There’s nothing we tech bloggers love more than a new crop of startups plotting to “take on” or “go after” an incumbent player. It’s a classic David and Goliath story line that’s too good for us to pass up.
It’s so common that the cycle is shrinking. LinkedIn only graduated from startup status a year ago with its IPO and already countless new guys are claiming to do professional networking and recruiting better. (See: TalentBin, the recently shuttered Workfu.) Same for Pandora and the likes of Songza, Slacker even Spotify Radio.
The problem with this story line is that it assumes the incumbent leader is too dysfunctional or lacks the innovation to fight back. In the cases of old industry stalwarts that haven’t innovated in years, sure. But even publishers like MacMillan realize they need to do something about the innovator’s dilemma.
Startups “taking on” other young tech companies face an even greater challenge.
That’s why, after looking at the fourth “social homepage” startup to launch in as many months, I reached out to About.me. The company, which provides a simple, clean web page for users, faces new competition from the likes of Rebelmouse, Glossi, Hypemarks and Vizify. The new players pull in and spit out social streams in their own unique ways. They are dynamic, they sort and curate, they use infographics, they use magazine elements, they have follow and embed functions. Their missions are all slightly different but can be boiled down (more or less) to building a better one-stop-shop for a person’s online identity. In short, a better About.me.
It would be easy to say that, since its sale to AOL (four days after it launched) in 2010, the company has languished. “Big Company Deflates Cool Startup” is another story line we bloggers love. In reality, About.me offers most of the same profile functions its new competitors do, just presented in a different way. CEO Tony Conrad is very clear to say he does not believe About.me has direct product overlap with the new services, which is probably true. But they’re still tackling the same use case.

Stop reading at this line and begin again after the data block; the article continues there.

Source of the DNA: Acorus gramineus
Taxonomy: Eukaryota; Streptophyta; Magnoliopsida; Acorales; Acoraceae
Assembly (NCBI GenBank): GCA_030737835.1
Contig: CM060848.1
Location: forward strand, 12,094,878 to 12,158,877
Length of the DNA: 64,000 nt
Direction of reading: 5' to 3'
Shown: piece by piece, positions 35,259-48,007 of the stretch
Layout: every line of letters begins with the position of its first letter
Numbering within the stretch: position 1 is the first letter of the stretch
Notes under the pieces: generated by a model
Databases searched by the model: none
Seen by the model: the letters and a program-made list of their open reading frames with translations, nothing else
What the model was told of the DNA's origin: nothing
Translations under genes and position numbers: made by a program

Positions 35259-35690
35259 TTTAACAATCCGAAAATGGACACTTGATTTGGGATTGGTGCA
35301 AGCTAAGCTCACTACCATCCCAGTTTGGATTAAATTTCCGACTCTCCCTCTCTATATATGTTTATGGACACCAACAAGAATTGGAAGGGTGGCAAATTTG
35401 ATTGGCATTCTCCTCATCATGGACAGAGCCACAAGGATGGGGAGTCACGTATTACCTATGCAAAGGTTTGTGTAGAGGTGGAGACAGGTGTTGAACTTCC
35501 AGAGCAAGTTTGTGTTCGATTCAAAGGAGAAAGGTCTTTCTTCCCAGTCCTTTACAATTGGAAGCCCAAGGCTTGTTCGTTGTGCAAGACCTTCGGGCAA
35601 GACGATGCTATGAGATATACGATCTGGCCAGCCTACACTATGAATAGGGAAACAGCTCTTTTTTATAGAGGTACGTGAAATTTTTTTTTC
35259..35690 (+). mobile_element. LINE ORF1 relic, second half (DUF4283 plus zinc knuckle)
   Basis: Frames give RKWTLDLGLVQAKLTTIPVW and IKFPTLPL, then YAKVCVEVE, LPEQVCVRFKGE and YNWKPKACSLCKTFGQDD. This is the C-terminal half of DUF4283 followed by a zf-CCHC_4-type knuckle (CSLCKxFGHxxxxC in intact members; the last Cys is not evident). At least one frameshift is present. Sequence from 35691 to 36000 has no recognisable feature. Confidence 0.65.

About.me recently asked its members what they’d use if the service wasn’t available. LinkedIn topped the list by far, followed by Tumblr, a personal website, WordPress and nothing. Facebook isn’t mentioned–people clearly do not want Facebook to represent their identities online–and neither were any of the new services (which I would argue haven’t had much time to gain any steam; Vizify and Rebelmouse are still in very limited beta).
There is an emergence of a couple of talented and well-funded teams lining up to deliver on the promise of ‘the next About.me,” trying to compete in the scant room between us and Facebook, either choosing to bolster something very similar to About.me with an expanded or differentiated display of service data, or coming up with something completely novel in terms of display and betting the house on that approach.
RebelMouse, Glossi and Hypemarks compete by building one’s online identity passively. If “you are what you tweet,” then they will accurately represent you identity online. Vizify does something similar but with fun infographics, aggregated info, and more editorial control.
The problem, though, is that the incumbent, About.me, is no longer just a static homepage. The buttons that previously led to one’s Twitter or LinkedIn profiles now pull up a social “modal,” which allows viewers to toggle through Instagram photos, Trippy trips, Tweets and Tumblr posts (Tumbls?). There are also pageview analytics if you care about how many people visit your profile, as well as “compliment” and notification features that allow users to interact with each other. All of this functionality has probably been live for awhile; I haven’t noticed because the company isn’t soliciting coverage from tech blogs on a weekly basis. It already sold to AOL, after all. (About.me did get a Nick Bilton writeup when it rolled out a mobile app that chased the whole network-with-strangers-nearby fad of March 2012.)
The company has two million users who have no compelling reason to abandon their current page for a slightly one that’s slightly more optimized for social media content. RebelMouse, Glossi and Hypemarks’ selling points include a following functions similar to Tumblr’s dashboard. Those functions might bring existing users back more often, but About.me seems to be tackling that stickiness issue with its communication tools.
That’s always the challenge of the “Davids” in this situation–the more acute the problem is with incumbent solutions, the more important and awesome and compelling their new solution to “take on” the big guys will be. In this case, the incumbent solution isn’t egregiously bad, nor is it causing any pain to its existing users that might cause them to abandon it.
The flip side of a profile that’s easy to create, though, is that once you build it, you don’t have much of a reason to value it or remember its there. With analytics and interaction features, About.me is trying to give users a reason to return to their profiles. Under AOL’s roof, it does not have the buzz and allure of the newest social profile players. But it’s got the users. It just needs to fight to keep them.